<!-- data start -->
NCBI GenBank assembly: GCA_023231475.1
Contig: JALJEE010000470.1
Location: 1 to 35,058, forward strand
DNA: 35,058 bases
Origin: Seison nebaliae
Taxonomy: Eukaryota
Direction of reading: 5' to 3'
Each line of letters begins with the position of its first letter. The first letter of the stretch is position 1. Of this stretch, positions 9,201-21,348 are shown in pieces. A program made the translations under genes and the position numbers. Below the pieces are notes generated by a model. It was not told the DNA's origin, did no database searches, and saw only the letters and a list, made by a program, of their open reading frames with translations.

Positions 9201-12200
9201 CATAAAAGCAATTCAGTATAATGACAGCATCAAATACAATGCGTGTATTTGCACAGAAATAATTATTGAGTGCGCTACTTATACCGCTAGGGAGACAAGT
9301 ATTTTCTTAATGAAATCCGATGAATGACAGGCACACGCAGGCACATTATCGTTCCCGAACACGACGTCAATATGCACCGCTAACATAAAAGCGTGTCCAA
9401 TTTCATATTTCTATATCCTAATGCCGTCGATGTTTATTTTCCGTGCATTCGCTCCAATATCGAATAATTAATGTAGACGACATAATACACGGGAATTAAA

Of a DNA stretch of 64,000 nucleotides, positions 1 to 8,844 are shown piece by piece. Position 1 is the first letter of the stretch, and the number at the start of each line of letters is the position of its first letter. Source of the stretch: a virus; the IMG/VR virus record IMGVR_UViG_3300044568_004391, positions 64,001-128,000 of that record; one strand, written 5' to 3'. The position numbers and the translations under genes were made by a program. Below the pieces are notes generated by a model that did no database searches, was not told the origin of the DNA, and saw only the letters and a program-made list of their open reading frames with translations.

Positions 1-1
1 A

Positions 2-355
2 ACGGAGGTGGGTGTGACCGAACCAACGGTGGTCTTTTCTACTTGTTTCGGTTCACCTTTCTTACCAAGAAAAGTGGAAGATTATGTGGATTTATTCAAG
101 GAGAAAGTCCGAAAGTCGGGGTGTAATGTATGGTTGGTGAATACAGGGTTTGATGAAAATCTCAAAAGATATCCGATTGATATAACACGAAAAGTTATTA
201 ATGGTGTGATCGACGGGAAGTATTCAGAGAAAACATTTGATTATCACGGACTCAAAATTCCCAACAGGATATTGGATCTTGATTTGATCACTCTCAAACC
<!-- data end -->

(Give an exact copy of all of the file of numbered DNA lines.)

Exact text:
NCBI GenBank assembly: GCA_023231475.1
Contig: JALJEE010000470.1
Location: 1 to 35,058, forward strand
DNA: 35,058 bases
Origin: Seison nebaliae
Taxonomy: Eukaryota
Direction of reading: 5' to 3'
Each line of letters begins with the position of its first letter. The first letter of the stretch is position 1. Of this stretch, positions 9,201-21,348 are shown in pieces. A program made the translations under genes and the position numbers. Below the pieces are notes generated by a model. It was not told the DNA's origin, did no database searches, and saw only the letters and a list, made by a program, of their open reading frames with translations.

Positions 9201-12200
9201 CATAAAAGCAATTCAGTATAATGACAGCATCAAATACAATGCGTGTATTTGCACAGAAATAATTATTGAGTGCGCTACTTATACCGCTAGGGAGACAAGT
9301 ATTTTCTTAATGAAATCCGATGAATGACAGGCACACGCAGGCACATTATCGTTCCCGAACACGACGTCAATATGCACCGCTAACATAAAAGCGTGTCCAA
9401 TTTCATATTTCTATATCCTAATGCCGTCGATGTTTATTTTCCGTGCATTCGCTCCAATATCGAATAATTAATGTAGACGACATAATACACGGGAATTAAA

Of a DNA stretch of 64,000 nucleotides, positions 1 to 8,844 are shown piece by piece. Position 1 is the first letter of the stretch, and the number at the start of each line of letters is the position of its first letter. Source of the stretch: a virus; the IMG/VR virus record IMGVR_UViG_3300044568_004391, positions 64,001-128,000 of that record; one strand, written 5' to 3'. The position numbers and the translations under genes were made by a program. Below the pieces are notes generated by a model that did no database searches, was not told the origin of the DNA, and saw only the letters and a program-made list of their open reading frames with translations.

Positions 1-1
1 A

Positions 2-355
2 ACGGAGGTGGGTGTGACCGAACCAACGGTGGTCTTTTCTACTTGTTTCGGTTCACCTTTCTTACCAAGAAAAGTGGAAGATTATGTGGATTTATTCAAG
101 GAGAAAGTCCGAAAGTCGGGGTGTAATGTATGGTTGGTGAATACAGGGTTTGATGAAAATCTCAAAAGATATCCGATTGATATAACACGAAAAGTTATTA
201 ATGGTGTGATCGACGGGAAGTATTCAGAGAAAACATTTGATTATCACGGACTCAAAATTCCCAACAGGATATTGGATCTTGATTTGATCACTCTCAAACC